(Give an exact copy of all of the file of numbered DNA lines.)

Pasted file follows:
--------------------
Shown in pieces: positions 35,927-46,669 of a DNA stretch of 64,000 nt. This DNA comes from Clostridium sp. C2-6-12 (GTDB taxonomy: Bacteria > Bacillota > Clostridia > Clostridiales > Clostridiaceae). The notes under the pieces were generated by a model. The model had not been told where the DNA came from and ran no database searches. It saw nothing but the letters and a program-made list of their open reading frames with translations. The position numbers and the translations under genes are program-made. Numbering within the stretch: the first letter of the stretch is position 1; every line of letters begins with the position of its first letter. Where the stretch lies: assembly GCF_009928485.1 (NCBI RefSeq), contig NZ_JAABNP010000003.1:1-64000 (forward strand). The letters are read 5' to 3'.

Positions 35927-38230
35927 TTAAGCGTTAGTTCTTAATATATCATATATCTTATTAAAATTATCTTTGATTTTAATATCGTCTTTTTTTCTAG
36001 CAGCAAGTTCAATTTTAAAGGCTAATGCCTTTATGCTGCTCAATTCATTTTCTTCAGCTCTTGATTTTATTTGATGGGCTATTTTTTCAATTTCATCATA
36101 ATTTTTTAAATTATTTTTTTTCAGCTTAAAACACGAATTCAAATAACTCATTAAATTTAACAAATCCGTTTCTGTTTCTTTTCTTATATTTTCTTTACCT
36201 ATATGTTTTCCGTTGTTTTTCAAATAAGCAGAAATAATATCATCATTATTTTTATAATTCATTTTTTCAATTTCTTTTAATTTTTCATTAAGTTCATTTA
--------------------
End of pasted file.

Shown in pieces: positions 35,927-46,669 of a DNA stretch of 64,000 nt. This DNA comes from Clostridium sp. C2-6-12 (GTDB taxonomy: Bacteria > Bacillota > Clostridia > Clostridiales > Clostridiaceae). The notes under the pieces were generated by a model. The model had not been told where the DNA came from and ran no database searches. It saw nothing but the letters and a program-made list of their open reading frames with translations. The position numbers and the translations under genes are program-made. Numbering within the stretch: the first letter of the stretch is position 1; every line of letters begins with the position of its first letter. Where the stretch lies: assembly GCF_009928485.1 (NCBI RefSeq), contig NZ_JAABNP010000003.1:1-64000 (forward strand). The letters are read 5' to 3'.

Positions 35927-38230
35927 TTAAGCGTTAGTTCTTAATATATCATATATCTTATTAAAATTATCTTTGATTTTAATATCGTCTTTTTTTCTAG
36001 CAGCAAGTTCAATTTTAAAGGCTAATGCCTTTATGCTGCTCAATTCATTTTCTTCAGCTCTTGATTTTATTTGATGGGCTATTTTTTCAATTTCATCATA
36101 ATTTTTTAAATTATTTTTTTTCAGCTTAAAACACGAATTCAAATAACTCATTAAATTTAACAAATCCGTTTCTGTTTCTTTTCTTATATTTTCTTTACCT
36201 ATATGTTTTCCGTTGTTTTTCAAATAAGCAGAAATAATATCATCATTATTTTTATAATTCATTTTTTCAATTTCTTTTAATTTTTCATTAAGTTCATTTA